Higuchi T, Narsimha Rao A, Busse LW, Swintosky JV. The influence of degree of compression on properties of tablets. J Am Pharm Ass 1953:42:194–200.Google Scholar
  16. 16.
    Armstrong NA, Griffiths RV. Surface area measurements in compressed powder systems. Pharm Acta Helv 1970;45:583–8.PubMedGoogle Scholar
  17. 17.
    Gupte AR. Messung der spezifischen Oberfläche grosser Granulate und der mittleren Porengrösse von Tabletten. Acta Pharm Technol 1976;22:153–68.Google Scholar
  18. 18.
    Alderborn G, Nyström C, Pasanen K, Duberg M. The measurement of tablet suface area by permeametry. J Pharm Pharmacol 1982;34:51P.Google Scholar
  19. 19.
    Alderborn G, Duberg M, Nyström C. Measurement of tablet surface area by permeametry. Powder Technol 1985;41:49–56.Google Scholar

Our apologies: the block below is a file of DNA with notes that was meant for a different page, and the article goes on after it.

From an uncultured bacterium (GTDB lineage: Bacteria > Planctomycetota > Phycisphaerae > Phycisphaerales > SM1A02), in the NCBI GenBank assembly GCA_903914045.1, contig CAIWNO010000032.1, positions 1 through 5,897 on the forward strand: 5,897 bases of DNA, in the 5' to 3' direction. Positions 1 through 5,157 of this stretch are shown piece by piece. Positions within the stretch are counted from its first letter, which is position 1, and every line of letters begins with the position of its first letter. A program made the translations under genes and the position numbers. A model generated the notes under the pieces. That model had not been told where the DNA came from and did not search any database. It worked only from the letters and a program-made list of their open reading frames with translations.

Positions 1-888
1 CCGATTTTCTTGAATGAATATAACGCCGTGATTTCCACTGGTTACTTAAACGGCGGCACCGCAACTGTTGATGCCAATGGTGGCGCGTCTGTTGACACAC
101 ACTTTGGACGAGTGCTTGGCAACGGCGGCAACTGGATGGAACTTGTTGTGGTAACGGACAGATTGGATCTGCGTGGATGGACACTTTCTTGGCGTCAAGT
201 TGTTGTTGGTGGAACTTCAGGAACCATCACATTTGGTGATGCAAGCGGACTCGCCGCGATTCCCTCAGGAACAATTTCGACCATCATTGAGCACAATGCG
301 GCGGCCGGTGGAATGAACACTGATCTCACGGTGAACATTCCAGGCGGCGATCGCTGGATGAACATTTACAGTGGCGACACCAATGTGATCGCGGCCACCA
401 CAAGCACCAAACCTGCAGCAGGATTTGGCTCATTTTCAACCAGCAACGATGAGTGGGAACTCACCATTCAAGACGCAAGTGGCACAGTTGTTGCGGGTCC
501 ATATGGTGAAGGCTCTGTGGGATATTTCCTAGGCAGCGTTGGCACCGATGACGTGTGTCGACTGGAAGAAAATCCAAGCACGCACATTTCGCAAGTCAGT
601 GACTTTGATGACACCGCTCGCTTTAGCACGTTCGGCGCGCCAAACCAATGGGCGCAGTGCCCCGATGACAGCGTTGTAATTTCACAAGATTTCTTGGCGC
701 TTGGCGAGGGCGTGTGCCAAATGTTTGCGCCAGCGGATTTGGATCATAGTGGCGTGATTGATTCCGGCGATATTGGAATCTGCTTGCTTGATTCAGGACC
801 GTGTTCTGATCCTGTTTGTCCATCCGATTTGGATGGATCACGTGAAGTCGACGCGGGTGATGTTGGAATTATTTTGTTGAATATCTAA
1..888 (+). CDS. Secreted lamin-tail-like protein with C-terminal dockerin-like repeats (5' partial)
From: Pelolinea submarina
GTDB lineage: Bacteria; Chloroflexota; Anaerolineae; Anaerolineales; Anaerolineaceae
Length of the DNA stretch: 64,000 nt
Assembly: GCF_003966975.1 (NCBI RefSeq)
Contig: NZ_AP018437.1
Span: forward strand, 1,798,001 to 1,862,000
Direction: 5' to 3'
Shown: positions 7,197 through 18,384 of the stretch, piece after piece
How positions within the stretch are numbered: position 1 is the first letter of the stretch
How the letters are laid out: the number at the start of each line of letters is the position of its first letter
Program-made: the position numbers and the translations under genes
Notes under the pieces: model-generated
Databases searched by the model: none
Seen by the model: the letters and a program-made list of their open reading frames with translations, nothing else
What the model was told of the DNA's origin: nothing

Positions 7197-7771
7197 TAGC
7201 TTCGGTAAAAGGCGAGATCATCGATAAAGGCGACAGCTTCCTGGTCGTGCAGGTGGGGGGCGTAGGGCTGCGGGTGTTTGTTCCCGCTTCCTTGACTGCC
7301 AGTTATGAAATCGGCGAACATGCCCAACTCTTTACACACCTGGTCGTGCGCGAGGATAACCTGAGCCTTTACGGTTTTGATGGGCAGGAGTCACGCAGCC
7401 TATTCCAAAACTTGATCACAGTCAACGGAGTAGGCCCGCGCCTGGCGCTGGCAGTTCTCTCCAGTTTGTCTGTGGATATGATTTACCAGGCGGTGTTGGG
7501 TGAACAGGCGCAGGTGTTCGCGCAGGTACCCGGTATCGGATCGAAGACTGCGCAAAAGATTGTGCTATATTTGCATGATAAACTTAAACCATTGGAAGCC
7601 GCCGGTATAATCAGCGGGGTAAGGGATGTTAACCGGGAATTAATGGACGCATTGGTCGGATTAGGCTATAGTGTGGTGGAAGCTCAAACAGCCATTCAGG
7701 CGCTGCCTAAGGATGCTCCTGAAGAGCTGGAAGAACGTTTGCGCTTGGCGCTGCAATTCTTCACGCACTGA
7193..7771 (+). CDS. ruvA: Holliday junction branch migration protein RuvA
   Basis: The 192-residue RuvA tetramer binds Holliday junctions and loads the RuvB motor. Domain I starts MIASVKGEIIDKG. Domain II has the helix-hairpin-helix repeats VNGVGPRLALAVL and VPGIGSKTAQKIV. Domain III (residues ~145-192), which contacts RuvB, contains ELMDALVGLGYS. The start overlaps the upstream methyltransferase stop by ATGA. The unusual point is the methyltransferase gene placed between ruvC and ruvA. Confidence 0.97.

20. 20.
    Alderborn G, Pasanen K, Nyström C. Characterization of particle fragmentation during compaction by permeametry measurements of tablets. Int J Pharm 1985;23:79–86.CrossRefGoogle Scholar
  21. 21.
    Carless JE, Sheak A. Changes in the particle size distribution during tableting of sulphathiazole powder. J Pharm Pharmacol 1976:28:17–22.PubMedGoogle Scholar
  22. 22.
    Armstrong NA, Haines-Nutt RF. The compaction of magnesium carbonate. J Pharm Pharmacol 1970:22(suppl):8S-10S.Google Scholar
  23. 23.
    Cole ET, Rees JE, Hersey JA. Relations between compaction data for some crystalline pharmaceutical materials. Pharm Acta Helv 1975;50:28–32.PubMedGoogle Scholar
  24. 24.
    Shangraw RF, Wallaca JW, Bowers FM. Morphology and functionality in tablet excipients for direct compression. Pharm Technol 1981(sep):69–78.Google Scholar
  25. 25.
    McKenna A, McCafferty DF. Effect of particle size on the compaction mechanism and tensile strength of tablets. J Pharm Pharmacol 1982;34:347–51.PubMedGoogle Scholar